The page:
I just spent a couple of days out on the Western Downs. While I was away we had 20 mm of rain here at home, and another 16 mm fell tonight after we returned.
But around Chinchilla it is dry as drought is.
The cattle are scrawny. Even the brumbies are ring barking the trees as they chew off the bark to sustain themselves and many dead kangaroos dot the roadside because they put themselves at pedestrian risk in their hunt for food.
On the drive back we must have seen close to a dozen dead kangaroos.
My friends' cattle property is on marginal land and they are doing it tough these past 18 months since they last had good rain.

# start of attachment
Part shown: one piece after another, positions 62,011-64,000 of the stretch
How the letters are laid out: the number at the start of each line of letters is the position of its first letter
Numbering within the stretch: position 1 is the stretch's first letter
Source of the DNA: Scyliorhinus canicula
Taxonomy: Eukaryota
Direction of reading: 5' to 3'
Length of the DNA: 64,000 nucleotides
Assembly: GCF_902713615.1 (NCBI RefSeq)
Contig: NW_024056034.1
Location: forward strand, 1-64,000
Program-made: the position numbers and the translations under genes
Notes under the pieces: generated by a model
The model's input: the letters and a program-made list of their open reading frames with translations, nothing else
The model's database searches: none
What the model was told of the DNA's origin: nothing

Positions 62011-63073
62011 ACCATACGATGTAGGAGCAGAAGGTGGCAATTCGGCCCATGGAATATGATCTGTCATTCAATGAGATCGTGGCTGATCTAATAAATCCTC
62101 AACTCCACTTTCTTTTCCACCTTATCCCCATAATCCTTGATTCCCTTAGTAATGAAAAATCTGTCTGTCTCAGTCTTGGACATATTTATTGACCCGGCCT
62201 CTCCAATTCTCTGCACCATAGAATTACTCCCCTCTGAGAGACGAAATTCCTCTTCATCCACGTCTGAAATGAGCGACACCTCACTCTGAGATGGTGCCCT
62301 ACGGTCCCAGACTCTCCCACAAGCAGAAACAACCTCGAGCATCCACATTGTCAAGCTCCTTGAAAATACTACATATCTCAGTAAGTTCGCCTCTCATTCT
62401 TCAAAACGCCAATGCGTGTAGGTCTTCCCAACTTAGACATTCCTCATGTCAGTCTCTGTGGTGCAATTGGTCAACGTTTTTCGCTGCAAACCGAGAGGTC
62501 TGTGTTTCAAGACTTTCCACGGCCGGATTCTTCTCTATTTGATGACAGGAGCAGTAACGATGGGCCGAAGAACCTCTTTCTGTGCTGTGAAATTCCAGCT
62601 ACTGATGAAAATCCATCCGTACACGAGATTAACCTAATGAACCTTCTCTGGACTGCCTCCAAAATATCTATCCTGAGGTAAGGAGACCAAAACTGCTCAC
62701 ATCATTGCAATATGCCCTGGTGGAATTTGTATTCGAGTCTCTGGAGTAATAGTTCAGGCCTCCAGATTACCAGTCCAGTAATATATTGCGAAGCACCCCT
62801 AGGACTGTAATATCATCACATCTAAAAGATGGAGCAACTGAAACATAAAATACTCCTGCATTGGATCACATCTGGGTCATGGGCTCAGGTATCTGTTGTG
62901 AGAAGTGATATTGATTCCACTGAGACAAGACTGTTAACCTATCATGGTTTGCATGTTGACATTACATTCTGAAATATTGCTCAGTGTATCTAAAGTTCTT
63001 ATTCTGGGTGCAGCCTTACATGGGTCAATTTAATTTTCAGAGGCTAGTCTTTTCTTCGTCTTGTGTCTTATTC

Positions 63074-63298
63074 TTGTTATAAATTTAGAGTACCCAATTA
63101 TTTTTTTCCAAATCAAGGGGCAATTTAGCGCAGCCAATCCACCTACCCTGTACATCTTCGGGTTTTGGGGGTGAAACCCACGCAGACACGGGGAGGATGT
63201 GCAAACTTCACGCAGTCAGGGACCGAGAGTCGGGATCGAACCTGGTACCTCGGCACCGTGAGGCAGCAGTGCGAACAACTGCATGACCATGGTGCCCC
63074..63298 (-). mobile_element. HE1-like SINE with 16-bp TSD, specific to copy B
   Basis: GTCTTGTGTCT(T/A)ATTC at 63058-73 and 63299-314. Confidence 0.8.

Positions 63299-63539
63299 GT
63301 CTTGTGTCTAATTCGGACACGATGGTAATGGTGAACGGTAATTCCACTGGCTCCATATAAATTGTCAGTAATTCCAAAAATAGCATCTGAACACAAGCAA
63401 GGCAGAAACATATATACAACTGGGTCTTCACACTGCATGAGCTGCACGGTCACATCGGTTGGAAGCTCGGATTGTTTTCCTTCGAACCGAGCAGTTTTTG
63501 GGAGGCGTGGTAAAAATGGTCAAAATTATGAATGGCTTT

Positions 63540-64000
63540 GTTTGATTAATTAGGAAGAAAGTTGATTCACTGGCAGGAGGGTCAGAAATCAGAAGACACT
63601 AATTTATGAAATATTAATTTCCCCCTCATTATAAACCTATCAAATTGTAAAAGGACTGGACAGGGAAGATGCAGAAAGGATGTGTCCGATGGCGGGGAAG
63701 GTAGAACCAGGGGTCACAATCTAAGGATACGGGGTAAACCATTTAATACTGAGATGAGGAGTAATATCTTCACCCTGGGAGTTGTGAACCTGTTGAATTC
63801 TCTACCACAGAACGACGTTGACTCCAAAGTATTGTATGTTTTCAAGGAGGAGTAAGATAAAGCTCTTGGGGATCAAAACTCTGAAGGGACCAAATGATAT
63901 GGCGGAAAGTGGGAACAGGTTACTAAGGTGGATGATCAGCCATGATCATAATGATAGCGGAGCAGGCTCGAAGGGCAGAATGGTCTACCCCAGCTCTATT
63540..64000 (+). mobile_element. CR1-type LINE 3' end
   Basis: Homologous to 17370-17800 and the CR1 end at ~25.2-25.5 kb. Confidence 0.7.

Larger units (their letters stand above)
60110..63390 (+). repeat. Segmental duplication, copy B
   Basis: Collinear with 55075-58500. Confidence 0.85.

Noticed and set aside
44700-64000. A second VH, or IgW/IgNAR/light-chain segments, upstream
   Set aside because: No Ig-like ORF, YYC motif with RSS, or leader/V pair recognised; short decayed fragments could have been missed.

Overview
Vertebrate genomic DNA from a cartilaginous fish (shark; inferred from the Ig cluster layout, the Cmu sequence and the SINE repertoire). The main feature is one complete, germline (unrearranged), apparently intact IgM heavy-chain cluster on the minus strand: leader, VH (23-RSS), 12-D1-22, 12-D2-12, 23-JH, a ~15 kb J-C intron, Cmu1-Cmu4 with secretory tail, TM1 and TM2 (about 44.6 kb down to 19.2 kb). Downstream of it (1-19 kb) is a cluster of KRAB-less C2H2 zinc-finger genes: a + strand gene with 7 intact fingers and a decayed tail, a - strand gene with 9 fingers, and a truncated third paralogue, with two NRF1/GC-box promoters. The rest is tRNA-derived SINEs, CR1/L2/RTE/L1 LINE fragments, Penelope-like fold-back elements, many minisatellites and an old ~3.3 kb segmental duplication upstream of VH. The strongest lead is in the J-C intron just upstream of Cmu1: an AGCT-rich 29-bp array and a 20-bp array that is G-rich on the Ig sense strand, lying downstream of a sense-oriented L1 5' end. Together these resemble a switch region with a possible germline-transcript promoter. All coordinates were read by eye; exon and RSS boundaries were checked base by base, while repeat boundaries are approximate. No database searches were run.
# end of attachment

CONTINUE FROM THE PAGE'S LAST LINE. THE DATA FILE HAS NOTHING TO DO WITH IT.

Here's the only green to be seen: a slim film on the dry creek bed.
But when you walk the land, the promise and potential is very evident -- if only there was some moisture. Theirs' is a wooded block with an amazing ecology of interlocking zones as they try to work with the land in order to renew it.
It's a humbling experience to explore given the easy resources we have access to in suburbia. The closest town or shop is 40 km away. Water and electricity are resources you make yourself.
In the past -- during the good years -- previous owners were running dairy cattle and growing pumpkins on this land. Now, while it may seem at the end of its tether, it still brims with life.
It's been keenly logged and all the big trees have been taken, but the wet and dry breeds tough vegetation.
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